The ceasefire called by the warring allies Janata Dal (U) and the Rashtriya Janata Dal in Bihar has come as a relief to the opposition camp in Delhi. The Opposition was worried the confrontation would undermine its effort to mount a united attack against the Narendra Modi government, inside the Parliament and outside.

The Opposition camp, which comprises 18 like-minded parties that have come together with the intention of challenging the Modi government in the 2019 Lok Sabha election, is hopeful that the breakthrough made in Patna two days ago will end the impasse between the JD(U) and the RJD.

The Opposition is convinced that it has a good chance to embarrass the Bharatiya Janata Party-led National Democratic Alliance government over agrarian distress in the country, an issue on which the government is clearly on the backfoot. Several states, including the BJP-ruled Madhya Pradesh and Maharashtra, have witnessed violent protests by farmers in recent weeks. At the all-party meeting called by the central government on Sunday, MPs from Telangana and Andhra Pradesh informed the prime minister about the problems faced by farmers in their states. On Wednesday, the matter was discussed in the Lok Sabha.

The Opposition plans to follow up these efforts with a grassroots campaign “to keep the issue alive”. In fact, it is Bihar Chief Minister Nitish Kumar who has been urging other Opposition parties to accord top priority to agrarian distress while drawing up their strategy against the Modi government. The Congress has already planned a series of Kisan Aakrosh rallies in different states. As part of this outreach, party Vice President Rahul Gandhi recently met the family of a farmer who committed suicide in Banswara, Rajasthan. He also travelled to Madhya Pradesh’s Mandsaur, where six farmers were killed in police firing on their protest in June.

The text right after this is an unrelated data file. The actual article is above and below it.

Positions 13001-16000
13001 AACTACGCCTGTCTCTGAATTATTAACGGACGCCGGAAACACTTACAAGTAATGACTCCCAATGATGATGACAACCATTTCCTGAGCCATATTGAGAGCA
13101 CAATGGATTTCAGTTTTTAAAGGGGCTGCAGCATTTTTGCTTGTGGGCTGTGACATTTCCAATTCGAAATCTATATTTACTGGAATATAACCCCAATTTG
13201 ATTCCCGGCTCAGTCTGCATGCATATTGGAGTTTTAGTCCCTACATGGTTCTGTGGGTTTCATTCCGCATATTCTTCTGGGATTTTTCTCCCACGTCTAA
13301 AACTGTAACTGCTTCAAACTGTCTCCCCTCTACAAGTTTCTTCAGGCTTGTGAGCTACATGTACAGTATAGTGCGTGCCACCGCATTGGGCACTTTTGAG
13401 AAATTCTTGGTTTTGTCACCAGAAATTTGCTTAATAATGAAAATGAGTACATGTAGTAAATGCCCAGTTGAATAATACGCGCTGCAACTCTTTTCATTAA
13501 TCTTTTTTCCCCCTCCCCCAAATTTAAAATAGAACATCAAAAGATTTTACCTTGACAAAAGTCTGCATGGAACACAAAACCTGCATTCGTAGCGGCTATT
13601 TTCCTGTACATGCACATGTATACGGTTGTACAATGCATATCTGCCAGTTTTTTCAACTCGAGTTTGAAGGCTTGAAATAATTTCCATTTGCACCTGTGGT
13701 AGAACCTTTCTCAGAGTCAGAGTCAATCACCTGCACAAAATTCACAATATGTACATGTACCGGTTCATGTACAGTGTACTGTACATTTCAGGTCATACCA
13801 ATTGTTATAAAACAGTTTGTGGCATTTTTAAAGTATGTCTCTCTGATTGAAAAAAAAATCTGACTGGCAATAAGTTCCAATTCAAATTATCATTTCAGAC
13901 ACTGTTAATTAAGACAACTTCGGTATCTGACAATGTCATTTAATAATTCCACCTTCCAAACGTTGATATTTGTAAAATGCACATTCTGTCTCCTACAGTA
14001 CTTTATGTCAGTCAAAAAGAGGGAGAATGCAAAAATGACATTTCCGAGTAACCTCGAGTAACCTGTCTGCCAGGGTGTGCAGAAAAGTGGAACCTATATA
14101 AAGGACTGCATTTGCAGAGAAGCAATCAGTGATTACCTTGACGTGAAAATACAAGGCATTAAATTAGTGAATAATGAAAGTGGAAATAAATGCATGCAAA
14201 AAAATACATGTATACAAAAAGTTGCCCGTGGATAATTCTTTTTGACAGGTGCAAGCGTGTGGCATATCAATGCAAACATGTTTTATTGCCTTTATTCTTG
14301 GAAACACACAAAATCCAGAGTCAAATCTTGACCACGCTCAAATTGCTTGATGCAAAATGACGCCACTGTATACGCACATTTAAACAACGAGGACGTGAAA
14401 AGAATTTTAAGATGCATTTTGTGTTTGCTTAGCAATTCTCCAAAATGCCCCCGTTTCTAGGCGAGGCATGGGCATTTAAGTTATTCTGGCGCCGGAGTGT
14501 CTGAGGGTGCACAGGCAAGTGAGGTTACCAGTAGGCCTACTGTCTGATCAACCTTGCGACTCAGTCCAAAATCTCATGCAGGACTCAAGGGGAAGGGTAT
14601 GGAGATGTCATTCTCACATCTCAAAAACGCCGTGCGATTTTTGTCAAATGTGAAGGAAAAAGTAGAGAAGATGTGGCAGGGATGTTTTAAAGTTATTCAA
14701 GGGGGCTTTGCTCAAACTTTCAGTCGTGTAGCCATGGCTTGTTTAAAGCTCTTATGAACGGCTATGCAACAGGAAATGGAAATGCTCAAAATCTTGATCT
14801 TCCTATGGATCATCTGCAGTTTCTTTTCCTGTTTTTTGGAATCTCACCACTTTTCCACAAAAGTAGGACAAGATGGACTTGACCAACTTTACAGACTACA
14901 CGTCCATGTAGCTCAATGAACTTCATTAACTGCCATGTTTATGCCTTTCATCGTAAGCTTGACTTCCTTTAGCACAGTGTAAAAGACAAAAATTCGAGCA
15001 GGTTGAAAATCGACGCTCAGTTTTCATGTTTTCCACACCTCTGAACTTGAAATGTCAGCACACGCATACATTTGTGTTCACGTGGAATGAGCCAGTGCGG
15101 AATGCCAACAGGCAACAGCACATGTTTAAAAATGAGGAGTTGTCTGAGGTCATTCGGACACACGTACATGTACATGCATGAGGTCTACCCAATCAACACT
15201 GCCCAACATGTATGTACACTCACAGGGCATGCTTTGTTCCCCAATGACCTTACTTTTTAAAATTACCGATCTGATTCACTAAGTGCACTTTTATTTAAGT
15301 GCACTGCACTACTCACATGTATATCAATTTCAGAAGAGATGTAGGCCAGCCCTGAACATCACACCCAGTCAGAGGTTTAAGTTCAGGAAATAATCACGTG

“The government is clearly on the back foot on this issue,” said a senior Congress leader from Maharashtra, asking not to be named. “We should, therefore, launch a concerted campaign inside and outside the Parliament to pin down Modi.”

Such a campaign, however, would lack credibility if the major opposition parties are not united. It is thus imperative, opposition leaders said, that they first resolve differences among themselves.

Strained ties

Relations between the JD(U) and the RJD were strained after Bihar Deputy Chief Minister Tejashwi Yadav was named by the Central Bureau of Investigation in a corruption case. Tensions escalated when his father and RJD chief Lalu Prasad Yadav declared his son would not step down. There was talk that the RJD was toying with the idea of withdrawing all its ministers and extending outside support to the Nitish Kumar government.

Kumar would ideally like his deputy to resign. But for now, he will likely have to be satisfied that after avoiding him for days, Tejashwi Yadav met him two days ago to clarify his position.

On his part, Kumar is in a dilemma. On one hand, he cannot be seen to be compromising on the issue of probity in public life. On the other hand, he will have to swallow his pride and take the support of the BJP, which he had ditched as an ally in 2013, to save his government if he is forced to part company with the RJD.